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Q&A: Slated CEO Stephan Paternot On Why Culture Is Key

Stephan Paternot is a social media visionary who co-founded the internet’s first social networking site,, back in the 1990s. Now, he’s changing the way film projects are financed in Hollywood as co-founder/CEO of Slated.

paternotStephan Paternot is a social media visionary who co-founded the internet’s first social networking site,, back in the 1990s. Now, he’s changing the way film projects are financed in Hollywood as co-founder/CEO of Slated, a company which helps independent filmmakers find and secure production partners and onscreen talent, and allows them access to its community of film financiers via its online platform.

Paternot spoke with Chief Executive about what inspired him to launch Slated and why company culture is so critical to his organization. Here’s what he had to say:

What inspired him to co-found Slated

After theGlobe, I decided I wanted to see what I could learn about the film industry. I wanted to dip my toe in there and I ended up getting involved with a couple of short films, which was a fun crash course in filmmaking, being an actor, a producer and learning all the different parts that are involved. And then I co-founded a film production company with somebody I had met who had finished his master’s degree at Yale with a focus on the film industry economics and he had a compelling business plan. And so I decided to be an investor and co-found a company with him and learn how to produce and for four, five, six, seven years, I was working with him closely. He was based here in Los Angeles and we got involved with a number of books that we optioned, true stories that were pretty high-profile. And we got many movies made over those years, but really the first four, five, six years were the struggle, and that’s where I discovered how incredibly inefficient and opaque the independent film sector is. It’s hard to navigate and there are gatekeepers everywhere and getting answers on talent to get them to read the script or read the book or be interested in directing or writing a check, it was just incredibly slow.

It really took 10-plus years of dipping my toe in and then up to my knees and then up to my waist and then up to my neck before I finally said, “OK, time for me to put my internet hat back on. I think there’s a way to reinvent how films are financed, and it’s probably going to take the right mix of somebody with tech experience and somebody with deep knowledge of how the film industry works, or doesn’t work, and giving it a shot.”

And so that’s where I ended up co-founding Slated with a few partners. And it wasn’t an immediate execution to success. It took a number of years of figuring out what the platform should be, how it should work, and building and then inviting in our networks of film industry acquaintances and figuring out how to get them to transact.

Essentially, we had to reverse engineer how the film industry had been working for 100 years and make those same mechanics, the same gamification occur through the platform until good films started getting connected to credible investors and those films would get green-lit and made and released and then we got to do our second, and third, and tenth, and twentieth. Now, it’s a lot more obvious how this all works, but for a while it wasn’t so obvious. It’s been a long journey.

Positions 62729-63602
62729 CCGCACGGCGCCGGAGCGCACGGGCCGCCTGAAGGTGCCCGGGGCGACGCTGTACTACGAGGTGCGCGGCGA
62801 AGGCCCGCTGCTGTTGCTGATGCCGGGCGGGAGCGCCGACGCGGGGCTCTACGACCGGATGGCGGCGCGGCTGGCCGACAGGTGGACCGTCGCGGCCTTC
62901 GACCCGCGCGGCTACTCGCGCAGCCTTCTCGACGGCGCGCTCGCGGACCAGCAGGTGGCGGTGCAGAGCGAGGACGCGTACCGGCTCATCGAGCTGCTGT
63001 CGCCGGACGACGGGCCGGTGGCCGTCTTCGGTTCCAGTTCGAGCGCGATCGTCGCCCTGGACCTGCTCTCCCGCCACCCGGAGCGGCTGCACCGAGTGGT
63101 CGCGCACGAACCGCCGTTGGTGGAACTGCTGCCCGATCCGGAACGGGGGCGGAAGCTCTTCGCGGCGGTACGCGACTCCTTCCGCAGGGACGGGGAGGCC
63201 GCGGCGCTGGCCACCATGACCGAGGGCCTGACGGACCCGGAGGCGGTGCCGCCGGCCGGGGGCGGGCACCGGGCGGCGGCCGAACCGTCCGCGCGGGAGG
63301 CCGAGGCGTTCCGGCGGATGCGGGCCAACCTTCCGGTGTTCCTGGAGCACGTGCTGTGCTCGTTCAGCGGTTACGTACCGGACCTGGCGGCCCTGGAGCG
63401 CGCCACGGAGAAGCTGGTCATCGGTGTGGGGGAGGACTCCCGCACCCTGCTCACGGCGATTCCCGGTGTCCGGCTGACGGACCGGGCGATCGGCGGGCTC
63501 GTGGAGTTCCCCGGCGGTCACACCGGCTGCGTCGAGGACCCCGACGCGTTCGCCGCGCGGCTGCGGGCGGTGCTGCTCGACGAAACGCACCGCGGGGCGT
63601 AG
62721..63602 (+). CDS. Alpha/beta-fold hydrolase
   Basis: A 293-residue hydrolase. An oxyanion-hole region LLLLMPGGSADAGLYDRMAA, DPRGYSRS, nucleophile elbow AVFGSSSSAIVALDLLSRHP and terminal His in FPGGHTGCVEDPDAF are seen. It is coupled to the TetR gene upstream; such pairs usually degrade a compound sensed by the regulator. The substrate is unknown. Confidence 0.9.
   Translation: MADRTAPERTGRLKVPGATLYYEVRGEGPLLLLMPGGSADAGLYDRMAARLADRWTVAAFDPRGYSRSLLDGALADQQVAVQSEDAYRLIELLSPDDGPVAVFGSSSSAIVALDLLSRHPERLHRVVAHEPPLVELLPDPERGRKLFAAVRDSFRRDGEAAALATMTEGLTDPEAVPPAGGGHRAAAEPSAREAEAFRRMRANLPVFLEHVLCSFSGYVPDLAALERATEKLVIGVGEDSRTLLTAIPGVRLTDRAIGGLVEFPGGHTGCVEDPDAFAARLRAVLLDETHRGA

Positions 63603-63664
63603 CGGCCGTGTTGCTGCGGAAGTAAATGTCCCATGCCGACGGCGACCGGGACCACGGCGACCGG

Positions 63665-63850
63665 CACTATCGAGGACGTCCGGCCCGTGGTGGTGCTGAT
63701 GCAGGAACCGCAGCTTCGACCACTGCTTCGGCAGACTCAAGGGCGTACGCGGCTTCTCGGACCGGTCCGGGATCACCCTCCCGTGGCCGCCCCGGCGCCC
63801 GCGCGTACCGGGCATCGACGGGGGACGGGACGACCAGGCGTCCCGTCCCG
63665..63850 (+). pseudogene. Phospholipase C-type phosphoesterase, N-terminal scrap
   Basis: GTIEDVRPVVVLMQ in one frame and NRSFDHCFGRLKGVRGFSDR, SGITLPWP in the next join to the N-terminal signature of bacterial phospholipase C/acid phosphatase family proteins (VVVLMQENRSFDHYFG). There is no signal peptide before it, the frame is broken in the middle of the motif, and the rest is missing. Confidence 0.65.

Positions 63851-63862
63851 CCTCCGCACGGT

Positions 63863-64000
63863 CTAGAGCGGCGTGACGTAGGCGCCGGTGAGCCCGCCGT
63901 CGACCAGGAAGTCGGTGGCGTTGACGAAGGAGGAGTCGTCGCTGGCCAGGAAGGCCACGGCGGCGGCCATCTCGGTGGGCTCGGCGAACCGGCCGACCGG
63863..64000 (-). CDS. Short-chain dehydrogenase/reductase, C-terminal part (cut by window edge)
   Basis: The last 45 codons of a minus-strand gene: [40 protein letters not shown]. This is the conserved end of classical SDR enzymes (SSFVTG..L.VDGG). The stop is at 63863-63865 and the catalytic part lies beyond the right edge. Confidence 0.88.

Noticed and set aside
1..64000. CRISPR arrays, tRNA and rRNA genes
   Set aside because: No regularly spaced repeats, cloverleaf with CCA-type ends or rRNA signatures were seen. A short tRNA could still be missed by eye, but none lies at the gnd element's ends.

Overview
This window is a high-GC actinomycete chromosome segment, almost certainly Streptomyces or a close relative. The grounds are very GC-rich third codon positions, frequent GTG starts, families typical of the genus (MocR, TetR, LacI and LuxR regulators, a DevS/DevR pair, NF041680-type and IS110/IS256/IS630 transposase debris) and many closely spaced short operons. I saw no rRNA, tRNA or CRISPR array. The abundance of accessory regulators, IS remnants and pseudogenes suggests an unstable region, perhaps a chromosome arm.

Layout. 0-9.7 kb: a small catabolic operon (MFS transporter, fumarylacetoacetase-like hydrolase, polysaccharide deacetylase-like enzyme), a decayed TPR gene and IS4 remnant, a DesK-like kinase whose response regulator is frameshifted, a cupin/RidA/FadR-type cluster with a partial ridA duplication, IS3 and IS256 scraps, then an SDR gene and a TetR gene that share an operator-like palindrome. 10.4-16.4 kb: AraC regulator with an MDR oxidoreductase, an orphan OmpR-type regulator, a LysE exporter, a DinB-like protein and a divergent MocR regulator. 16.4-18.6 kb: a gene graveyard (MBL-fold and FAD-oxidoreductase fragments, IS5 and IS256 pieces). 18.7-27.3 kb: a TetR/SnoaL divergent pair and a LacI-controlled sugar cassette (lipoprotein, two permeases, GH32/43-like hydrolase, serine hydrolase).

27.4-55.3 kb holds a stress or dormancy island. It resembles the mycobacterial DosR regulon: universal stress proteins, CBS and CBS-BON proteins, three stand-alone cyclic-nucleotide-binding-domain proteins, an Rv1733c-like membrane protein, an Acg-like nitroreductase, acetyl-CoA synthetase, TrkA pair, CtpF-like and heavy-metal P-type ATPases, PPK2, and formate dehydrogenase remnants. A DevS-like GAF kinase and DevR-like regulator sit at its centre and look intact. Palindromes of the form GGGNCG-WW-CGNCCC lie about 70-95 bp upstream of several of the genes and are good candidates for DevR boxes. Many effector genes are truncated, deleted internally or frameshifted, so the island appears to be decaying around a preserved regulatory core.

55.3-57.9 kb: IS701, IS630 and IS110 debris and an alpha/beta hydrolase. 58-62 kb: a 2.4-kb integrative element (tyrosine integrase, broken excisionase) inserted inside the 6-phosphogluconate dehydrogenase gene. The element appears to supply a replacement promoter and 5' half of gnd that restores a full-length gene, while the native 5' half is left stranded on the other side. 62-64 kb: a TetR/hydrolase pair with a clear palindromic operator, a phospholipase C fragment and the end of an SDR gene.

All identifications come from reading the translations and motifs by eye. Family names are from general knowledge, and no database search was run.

The importance of culture at Slated

It’s absolutely critical. It started being a team of two, where it’s really easy, right? When you’re a team under five, you hire the best four other people you can find, you’re each specialist enough in a domain, but also generalist enough that they can cover all the other bases that we’re locking a keel on, and you just sort of let it go and let everybody do their own thing. I guess your company culture becomes a little bit of your personality. They can see my vibe, read the energy in the room, act accordingly and then I’ll do the same. I’ll see how they behave, read their energy, act accordingly.

As you go from a team of 5 to 25—right now we’re just under 20—that doesn’t work anymore. You actually need to instill certain disciplines, certain rigor. You’re actually now thinking about things like scale and efficiency, and there’s now a hierarchy. I may have three or four chief lieutenants and they each have now three or four reports and they’re maybe struggling with leadership.

As you go from up to five people, you’re going to wing it, it’s your personality. From five beyond, you start to think about what are the values I need to start instilling? And once you get to that dozen or more, I think you actively start documenting it and presenting it. It can be just a rudimentary presentation with bullet points, but you start to articulate what are your values? What do you want your company to stand for? Because the values you as a leader have and instill in your team will be reflected in the product you’re building and the head of the customer service team, the head of community, and how they communicate to your customers. At this point, it really matters.

I’m four years in now on running Slated and I only just finally put this formal presentation together earlier this year and I may have been instilling some of this company culture for these last four years, but this time I really tried to make it official to the point where team members now, they throw back buzzwords at me that I threw at them and I can see, in their own meetings, how they’re doing things and it’s starting to trickle. It’s starting to scale. So I wanted to do this now because Slated is rapidly growing, our investor introduction volume is blowing up, we’re getting to the point we’re probably going to do our Series B early next year, and I don’t want to wait until the next 50 hires to then start talking about it.

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